Carefully, gingerly, for who could tell what might be the meaning of a plugged hole in a melon pretending to be sent by a man who happened to be dead, at full spear's length King sawed at the fruit with the keen blade. The denouement came with sudden swiftness. The fruit split softly open and fell apart disclosing its pale yellow inside which ought to have been speckled with large, dirk purple seeds. Not a seed was there. Instead an incredibly swift watch spring thing, colored bright red with a thin black stripe down either side, wriggled free and coiled in compact but deadly menace.


Almost as swift as the brilliant coiled death, King lunged the great blade at it. The steel buried itself in the ground a bare inch from the vibrant thing, and it, like a watch spring again, flashed once in the sun and was gone.

"Whau!" from Barounggo. "A limpo'-olu! The snake whose evil is as great as his belly is small. But, tck-tck, a pity. Bwana lacks practise with the spear. Had I held my—the toy that I brought for bwana to see, its one wicked tooth would even now be cleft from the other."

King was breathing hard through his nose, still looking at the spot where the beautiful death had coiled. Mechanically he tugged at the spear shaft, thinking, muttering to himself:

"Hm. There must be a heap more to that fuss brewing up there than even the governor's outfit thinks. Still, none of my funeral—as soon as they quit connecting me up with it." Then, aloud:

"Barounggo, you have shown wisdom. I am pleased. There will be a blanket with stripes as brilliant as that snake. Make no talk with any man. This trouble is not our shauri. We make safari to the Elgon Mountain. We go fast before all the water holes dry up and we come out fast before the big rain. Six shenzis are enough for the going. For the return the number depends upon luck."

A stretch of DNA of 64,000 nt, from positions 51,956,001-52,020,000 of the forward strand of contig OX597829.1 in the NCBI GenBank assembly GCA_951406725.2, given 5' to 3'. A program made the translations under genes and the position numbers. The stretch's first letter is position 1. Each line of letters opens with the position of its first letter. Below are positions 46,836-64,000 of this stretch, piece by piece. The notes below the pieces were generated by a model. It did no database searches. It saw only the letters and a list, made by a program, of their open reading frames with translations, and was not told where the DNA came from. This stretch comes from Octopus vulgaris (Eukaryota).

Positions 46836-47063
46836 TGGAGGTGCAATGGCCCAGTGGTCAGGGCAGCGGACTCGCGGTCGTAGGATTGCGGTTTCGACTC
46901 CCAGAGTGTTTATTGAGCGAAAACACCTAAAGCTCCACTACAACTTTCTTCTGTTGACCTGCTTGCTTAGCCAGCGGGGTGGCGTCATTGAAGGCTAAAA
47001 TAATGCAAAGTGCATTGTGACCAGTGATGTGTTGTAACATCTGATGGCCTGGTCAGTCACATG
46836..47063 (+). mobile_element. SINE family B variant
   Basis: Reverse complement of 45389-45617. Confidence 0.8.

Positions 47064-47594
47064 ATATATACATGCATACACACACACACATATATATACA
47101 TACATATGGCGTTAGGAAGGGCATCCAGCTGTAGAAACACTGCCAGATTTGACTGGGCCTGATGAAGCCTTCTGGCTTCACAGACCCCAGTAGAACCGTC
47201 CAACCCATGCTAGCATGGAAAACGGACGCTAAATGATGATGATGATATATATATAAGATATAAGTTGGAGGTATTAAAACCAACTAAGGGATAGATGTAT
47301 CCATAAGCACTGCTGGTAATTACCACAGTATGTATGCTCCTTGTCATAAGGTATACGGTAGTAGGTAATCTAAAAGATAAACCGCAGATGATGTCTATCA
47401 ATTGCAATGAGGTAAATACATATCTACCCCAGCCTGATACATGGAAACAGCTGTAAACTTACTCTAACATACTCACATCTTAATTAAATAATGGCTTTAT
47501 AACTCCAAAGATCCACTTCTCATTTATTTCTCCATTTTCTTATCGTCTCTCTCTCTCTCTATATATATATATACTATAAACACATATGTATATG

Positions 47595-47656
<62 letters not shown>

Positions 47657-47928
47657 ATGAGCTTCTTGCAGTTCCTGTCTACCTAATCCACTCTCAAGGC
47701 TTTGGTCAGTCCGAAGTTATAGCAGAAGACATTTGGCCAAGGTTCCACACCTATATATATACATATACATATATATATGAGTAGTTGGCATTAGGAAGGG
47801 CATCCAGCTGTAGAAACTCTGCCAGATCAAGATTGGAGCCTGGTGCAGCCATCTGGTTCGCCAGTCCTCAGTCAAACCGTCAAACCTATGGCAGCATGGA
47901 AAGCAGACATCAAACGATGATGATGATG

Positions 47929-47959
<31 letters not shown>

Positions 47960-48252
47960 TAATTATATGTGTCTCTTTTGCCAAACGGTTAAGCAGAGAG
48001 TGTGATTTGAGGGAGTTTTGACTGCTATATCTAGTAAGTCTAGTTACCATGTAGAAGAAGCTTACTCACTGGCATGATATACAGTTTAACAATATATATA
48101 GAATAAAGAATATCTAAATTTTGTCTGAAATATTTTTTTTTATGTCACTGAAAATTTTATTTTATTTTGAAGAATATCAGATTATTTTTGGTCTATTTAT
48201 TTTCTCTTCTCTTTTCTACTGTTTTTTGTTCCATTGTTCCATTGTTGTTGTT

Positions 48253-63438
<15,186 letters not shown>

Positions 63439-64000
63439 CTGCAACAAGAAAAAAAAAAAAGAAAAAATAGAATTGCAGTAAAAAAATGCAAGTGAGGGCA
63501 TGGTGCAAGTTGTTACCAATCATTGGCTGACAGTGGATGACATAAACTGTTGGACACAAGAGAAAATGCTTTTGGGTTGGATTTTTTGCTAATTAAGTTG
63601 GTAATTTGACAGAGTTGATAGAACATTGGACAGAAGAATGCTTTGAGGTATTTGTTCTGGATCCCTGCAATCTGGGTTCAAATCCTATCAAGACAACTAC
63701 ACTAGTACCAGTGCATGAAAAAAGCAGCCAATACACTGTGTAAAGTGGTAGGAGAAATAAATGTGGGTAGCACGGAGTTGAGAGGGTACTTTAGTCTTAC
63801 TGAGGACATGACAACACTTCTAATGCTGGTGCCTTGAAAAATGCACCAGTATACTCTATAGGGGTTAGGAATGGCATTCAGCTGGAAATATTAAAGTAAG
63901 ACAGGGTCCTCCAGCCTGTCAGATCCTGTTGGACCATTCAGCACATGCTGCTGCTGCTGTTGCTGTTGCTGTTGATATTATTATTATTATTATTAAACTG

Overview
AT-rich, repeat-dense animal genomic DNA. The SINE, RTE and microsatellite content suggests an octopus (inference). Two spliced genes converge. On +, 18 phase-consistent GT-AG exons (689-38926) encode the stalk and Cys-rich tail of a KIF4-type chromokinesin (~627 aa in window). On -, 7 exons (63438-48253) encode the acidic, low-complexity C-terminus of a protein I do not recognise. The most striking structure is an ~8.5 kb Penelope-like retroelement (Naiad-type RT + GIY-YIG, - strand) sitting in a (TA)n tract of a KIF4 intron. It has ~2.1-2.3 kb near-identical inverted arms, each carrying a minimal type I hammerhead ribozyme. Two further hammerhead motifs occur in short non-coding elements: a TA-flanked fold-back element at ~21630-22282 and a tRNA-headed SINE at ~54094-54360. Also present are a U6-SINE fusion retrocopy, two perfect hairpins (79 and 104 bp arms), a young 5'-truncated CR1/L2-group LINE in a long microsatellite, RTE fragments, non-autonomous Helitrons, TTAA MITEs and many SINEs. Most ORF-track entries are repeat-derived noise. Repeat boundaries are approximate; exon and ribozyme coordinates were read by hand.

WITH the morning of the third day King was striding out of Kisumu at the head of six porters who carried bundles on their heads, Barounggo, who carried only his ever present stick, and a wizened, monkey-like Hottentot who carried an extra gun and the splendid name of Kaffac'-enq'uamdhlovu, which in his queer, staccato language had something to do with the slaying of elephants.

Old-timers who knew King cocked their eyes and wondered what big venture he was set upon with all that equipment. Others, accustomed to seeing the mountainous impedimenta of rich sportsmen, wondered how far this rangy looking fellow thought he could go into the interior with that insufficiency of food, and how long he hoped to keep up that speed.

As a matter of fact King proposed to keep up that speed until eleven-thirty, when he would camp under an umbrella acacia to let the heat of the sun pass over. There was nothing surprising in the proposal; but there was surprise in its accomplishment—to those six shenzis. Four miles per hour had been the pace set; and the porters had swung along easily enough. Experienced sportsmen's porters they were, all of them.

Presently, they knew, this white man would wander off into the veld and would tramp a few miles in order to shoot some buck or other; and in the meanwhile they would lie on their backs and smoke and wiggle their toes in the good dust; and when the white man got back he would be tired and would not go much farther and they would make early camp and there would be meat for them. It was a good, easy business, this portering for white hunters, and the government saw to it that their pay was twenty-five cents a day with potio.